By Andrew Hadro

This article will outline why baritone saxophonists often play bass clarinet and what you should know about the instrument. I will also provide some options, recommendations, and useful information for adding the instrument to your life.


Alden Banta plays bass clarinet with the Gil Evans Project

A lot of saxophonists want a working knowledge of and comfortability with both flute and clarinet. These are not saxophones, but saxophonists often play them because they are related and can be more easily picked up than other instruments. From a business perspective playing these extra ‘doubles’ can increase a saxophonist’s ability to get work and can increase the types of music they can play. In terms of artistry, they offer the musician more colors and sounds with which to make music and be creative. Baritone saxophonists don’t get as much call for flute (unfortunate for us who started on flute!), but you can expect someone to ask you about bass clarinet sooner or later.

Bass clarinet is the most common double for a baritone saxophonist – it is the secondary instrument a baritone saxophonist is most likely to be called upon to play. This comes up most in big band and large ensemble settings, and is increasingly common in modern composition though Harry Carney was known to play some bass clarinet with Duke Ellington in the early 20th century!). Because bass clarinet is the lowest of the common clarinets it is assumed that the baritone saxophonist who plays the lowest saxophone will play that clarinet. It’s a shame that we don’t ask the musicians bringing the smallest saxophone to then bring the largest clarinet to even out the weight load, but alas baritonists often carry more than double the weight of instruments (often then to be rewarded with few or no chances to improvise and less interesting written parts, but I digress!).

When is Bass Clarinet Best?

Many modern big band writers add bass clarinet to the palette of sounds they use. In my opinion the best writers use bass clarinet when they truly want the sound and timbre of the instrument, not merely as a way of forcing a baritonist to play quieter. Baritone saxophones can play plenty soft, and bass clarinets can be played loud. A great example of writing for bass clarinet can be found with Maria Schneider. Often considered one of the most influential modern big band composers, she writes almost more for bass clarinet than baritone saxophone, especially in her mid- to late-career. Of course, it helps that her baritone saxophonist, Scott Robinson, is a wonderful clarinetist and bass clarinetist (and incredible alto clarinetist too!). But other mainstream writers have used it historically as well. Duke Ellington wrote for it; Thad Jones wrote for it. And one of the most classic Frank Sinatra recordings, “I’ve Got You Under My Skin” arranged by Nelson Riddle starts out prominently with bass clarinet.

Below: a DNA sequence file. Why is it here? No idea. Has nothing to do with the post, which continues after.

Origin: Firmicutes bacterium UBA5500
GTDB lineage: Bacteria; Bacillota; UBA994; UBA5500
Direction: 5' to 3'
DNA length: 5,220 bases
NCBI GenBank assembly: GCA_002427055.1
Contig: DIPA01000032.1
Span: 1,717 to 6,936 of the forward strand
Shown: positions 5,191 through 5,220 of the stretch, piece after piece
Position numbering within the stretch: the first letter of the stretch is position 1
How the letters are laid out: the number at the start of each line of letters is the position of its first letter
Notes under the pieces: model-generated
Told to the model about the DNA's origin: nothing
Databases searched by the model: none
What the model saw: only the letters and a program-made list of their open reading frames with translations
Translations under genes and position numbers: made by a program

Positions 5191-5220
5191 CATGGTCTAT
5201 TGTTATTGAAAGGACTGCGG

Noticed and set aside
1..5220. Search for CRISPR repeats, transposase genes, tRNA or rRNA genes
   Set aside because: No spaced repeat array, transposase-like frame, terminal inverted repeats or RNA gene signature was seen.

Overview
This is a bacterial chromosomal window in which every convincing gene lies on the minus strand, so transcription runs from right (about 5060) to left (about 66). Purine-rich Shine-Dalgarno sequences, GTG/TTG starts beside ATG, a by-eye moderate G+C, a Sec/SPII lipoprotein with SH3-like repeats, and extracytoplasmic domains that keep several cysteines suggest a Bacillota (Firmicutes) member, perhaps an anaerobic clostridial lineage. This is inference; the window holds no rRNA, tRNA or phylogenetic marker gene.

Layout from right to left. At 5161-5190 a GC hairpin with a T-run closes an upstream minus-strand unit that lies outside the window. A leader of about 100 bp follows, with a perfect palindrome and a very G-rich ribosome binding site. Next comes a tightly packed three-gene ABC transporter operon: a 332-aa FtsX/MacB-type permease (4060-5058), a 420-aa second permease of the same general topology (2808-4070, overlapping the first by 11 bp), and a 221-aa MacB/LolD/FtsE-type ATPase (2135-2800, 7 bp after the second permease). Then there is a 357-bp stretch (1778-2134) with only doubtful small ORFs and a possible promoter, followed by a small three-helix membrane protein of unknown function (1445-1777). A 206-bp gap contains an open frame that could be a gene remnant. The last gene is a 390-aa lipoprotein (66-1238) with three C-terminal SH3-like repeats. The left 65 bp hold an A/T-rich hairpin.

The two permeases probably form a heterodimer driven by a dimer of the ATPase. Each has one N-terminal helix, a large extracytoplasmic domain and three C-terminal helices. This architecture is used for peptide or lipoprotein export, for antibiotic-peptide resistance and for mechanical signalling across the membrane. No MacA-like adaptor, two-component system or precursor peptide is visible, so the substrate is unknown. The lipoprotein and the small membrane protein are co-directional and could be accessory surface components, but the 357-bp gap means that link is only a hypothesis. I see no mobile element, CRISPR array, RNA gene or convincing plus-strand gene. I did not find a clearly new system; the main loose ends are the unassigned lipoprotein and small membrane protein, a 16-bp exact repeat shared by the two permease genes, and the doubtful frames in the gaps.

Low C versus Low Eb

Low C Selmer Privilege
Low Eb Selmer Privilege

There are essentially two types of bass clarinet: those that have a range down to low Eb (concert Db) and those that have a range even lower, down to low C (concert Bb). The addition of the 3 extra notes adds to the length of the instrument, adds a bit of weight, and adds keys to operate those notes – often keys used by the right thumb, which is very unusual to both baritone saxophonists and Bb clarinetists!

For many, many years low C bass clarinets were reserved only for high-end professional instruments. There were some very nice low Eb professional instruments, but most low Eb instruments produced were student or intermediate quality. There have been exciting developments in the last five years, however, and low C bass clarinets are now offered in the student/intermediate range now – more on this later. But that said, if the instrument is vintage and goes to low C it is likely to be (though not definitely) higher quality than a low Eb of the same period. It is possible to have an extension of sorts made to transform a low Eb instrument into a low C, but that is rare.

Professional baritone saxophonists often bisect their instruments’ makes into two categories: baritones with a low A and those that only go to low Bb. (See my Brands and Horns article for more on that!) Despite the difference being only a single note, they sound, feel, and play differently because the whole instrument ends up shaped uniquely. 

This is only slightly true with low Eb and Low C bass clarinets. The bore shapes and overall sound isn’t much different between a low Eb and low C instrument. A jazz soloist might prefer a low Eb horn because it feels more lightweight and is easier to use with a neck strap, and they may not need the lower register for improvisation. Some musicians feel that the low Eb horns are more free-blowing but this probably very much depends on the individual horn. However, in general baritonists seeking a great instrument will want a Low C if possible, especially if playing written parts – particularly now that there are more affordable options for players whose main instrument is not bass clarinet.

Improvising and soloing